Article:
Re: Remote participation fees

John Leslie <> Sat, 14 February 2015 23:34 UTC

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Date: Sat, 14 Feb 2015 18:33:48 -0500
From: John Leslie <>
To: John C Klensin <>
Subject: Re: Remote participation fees
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   (I do generally try to avoid high Narten scores, but...)
John C Klensin <> wrote:
>... but there is an issue that more and fancier protocols and/or
> hardware doesn't solve, which is that running these things well
> and at high quality tends to need serious operational commitments,
> which means more staff.

   There will be costs, but they _could_ be quite minimal:

> One can reduce the staff requirement somewhat with _really_ fancy
> and expensive technology, but the tradeoff may not be wonderful.
> I'm not talking about the complex technical stuff here, I'm talking
> about things closer to "camera gives good view of carpet" and
> "if that speaker is going to pace the floor while talking,
> either the camera needs to follow or someone needs to apply a
> short leash"

   These don't require on-site staff to notice, so probably these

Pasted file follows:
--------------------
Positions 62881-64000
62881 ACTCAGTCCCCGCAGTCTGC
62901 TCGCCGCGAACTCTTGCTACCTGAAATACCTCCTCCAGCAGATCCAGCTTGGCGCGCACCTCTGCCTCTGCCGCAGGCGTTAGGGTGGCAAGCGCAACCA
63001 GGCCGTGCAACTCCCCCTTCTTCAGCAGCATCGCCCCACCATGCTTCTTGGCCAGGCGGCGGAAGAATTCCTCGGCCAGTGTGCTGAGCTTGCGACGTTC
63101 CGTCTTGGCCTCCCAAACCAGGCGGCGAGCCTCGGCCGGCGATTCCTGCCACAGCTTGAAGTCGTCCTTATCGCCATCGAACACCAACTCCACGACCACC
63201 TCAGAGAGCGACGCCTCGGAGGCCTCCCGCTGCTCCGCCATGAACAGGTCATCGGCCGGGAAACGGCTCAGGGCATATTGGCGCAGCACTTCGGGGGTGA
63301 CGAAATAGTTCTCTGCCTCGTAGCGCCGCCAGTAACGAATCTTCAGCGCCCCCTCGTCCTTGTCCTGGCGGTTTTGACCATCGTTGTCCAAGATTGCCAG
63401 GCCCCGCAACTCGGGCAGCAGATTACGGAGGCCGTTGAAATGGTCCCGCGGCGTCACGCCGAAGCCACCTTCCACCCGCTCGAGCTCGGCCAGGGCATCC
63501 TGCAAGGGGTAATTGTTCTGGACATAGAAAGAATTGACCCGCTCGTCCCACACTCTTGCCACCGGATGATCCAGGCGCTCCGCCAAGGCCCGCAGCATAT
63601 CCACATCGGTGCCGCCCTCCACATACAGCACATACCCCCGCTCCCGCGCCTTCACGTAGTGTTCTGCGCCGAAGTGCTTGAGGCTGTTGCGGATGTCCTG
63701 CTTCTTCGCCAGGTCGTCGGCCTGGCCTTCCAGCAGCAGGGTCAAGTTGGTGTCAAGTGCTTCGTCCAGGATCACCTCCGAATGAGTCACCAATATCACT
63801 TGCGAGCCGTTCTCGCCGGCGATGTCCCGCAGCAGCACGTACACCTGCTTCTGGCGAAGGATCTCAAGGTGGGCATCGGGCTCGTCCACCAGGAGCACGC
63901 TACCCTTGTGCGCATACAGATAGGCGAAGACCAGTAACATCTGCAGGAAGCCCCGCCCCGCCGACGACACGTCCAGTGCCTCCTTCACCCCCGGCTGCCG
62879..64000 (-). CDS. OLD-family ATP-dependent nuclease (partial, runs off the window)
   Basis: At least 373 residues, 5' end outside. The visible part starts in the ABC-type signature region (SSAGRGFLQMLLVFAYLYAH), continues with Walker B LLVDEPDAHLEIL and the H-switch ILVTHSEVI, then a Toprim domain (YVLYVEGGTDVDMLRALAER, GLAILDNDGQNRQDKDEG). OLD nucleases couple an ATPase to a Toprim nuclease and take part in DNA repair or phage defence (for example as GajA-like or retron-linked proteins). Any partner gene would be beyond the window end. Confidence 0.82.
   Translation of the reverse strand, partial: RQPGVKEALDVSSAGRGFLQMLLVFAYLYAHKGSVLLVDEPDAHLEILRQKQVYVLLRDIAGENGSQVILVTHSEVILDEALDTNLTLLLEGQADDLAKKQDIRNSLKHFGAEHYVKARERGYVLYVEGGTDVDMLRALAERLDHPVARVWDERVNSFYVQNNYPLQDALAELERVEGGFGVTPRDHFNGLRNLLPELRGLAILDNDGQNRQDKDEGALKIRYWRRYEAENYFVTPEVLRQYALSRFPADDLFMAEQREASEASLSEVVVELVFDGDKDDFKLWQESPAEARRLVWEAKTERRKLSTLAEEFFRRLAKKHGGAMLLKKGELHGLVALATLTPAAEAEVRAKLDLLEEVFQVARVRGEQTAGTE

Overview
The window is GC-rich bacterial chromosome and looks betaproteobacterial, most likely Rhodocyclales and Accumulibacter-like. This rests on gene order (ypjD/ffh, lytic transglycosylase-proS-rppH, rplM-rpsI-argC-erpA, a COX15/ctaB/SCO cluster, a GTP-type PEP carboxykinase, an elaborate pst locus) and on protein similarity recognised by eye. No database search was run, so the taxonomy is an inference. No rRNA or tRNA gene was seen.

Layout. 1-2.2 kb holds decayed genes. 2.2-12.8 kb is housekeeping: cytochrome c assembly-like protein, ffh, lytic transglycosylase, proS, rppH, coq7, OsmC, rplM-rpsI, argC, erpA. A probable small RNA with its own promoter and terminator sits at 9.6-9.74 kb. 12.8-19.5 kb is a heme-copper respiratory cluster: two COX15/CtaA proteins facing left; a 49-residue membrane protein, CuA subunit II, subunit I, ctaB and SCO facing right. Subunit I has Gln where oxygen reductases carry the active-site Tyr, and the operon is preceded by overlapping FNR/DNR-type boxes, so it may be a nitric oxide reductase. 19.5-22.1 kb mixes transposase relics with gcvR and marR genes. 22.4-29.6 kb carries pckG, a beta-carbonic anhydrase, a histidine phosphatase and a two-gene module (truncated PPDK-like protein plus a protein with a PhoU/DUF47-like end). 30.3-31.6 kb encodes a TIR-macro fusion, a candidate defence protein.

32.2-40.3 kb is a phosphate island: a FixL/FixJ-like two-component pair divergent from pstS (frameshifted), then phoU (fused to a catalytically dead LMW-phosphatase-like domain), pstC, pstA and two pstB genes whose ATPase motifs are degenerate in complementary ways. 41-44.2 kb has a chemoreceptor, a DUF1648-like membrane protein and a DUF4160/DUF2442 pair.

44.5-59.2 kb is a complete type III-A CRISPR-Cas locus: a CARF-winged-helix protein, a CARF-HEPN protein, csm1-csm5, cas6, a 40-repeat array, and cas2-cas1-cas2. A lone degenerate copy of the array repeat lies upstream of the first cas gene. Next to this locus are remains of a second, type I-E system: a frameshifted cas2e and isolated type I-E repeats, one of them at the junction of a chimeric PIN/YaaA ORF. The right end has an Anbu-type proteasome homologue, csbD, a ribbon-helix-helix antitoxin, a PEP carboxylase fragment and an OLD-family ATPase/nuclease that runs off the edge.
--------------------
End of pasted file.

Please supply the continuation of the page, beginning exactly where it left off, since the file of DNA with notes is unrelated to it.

could be _entirely_ covered by volunteers. Doing something about it
probably would require on-site staff -- but that's needed to make
the sound+picture useful to archive the session anyway...

> to say nothing of the perennial microphone announcement, "MY NAME
> IS <mumble>".

   That's really no worse for remote participants.

> Similarly, very high quality remote participation with lots of
> participants at lots of different locations tends to either put
> a premium on participant training and/or typing speed and/or a
> requirement for trained moderators who can control both in-room
> and remote conversation flow.  Again, not really technical
> issues, but not so easy to resolve, at least without cultural
> changes.

   Actually, there are many conferencing systems which already
have solutions to these problems. It's just a learning-curve
issue -- and so far we've avoided learning them.

>... Again, be careful what you wish for, lest trying to optimize
> for people attending face to face meetings while not requiring so
> much travel, bring a situation in which almost all of the people
> at a meeting in Region X are from Region X, almost all of those
> at a meeting in Region Y are from Region Y, etc.  That loss of
> diversity in individual f2f meetings, even if it improved
> statistical diversity over a year or two, would not, IMO, be a
> desirable outcome.


John Leslie <>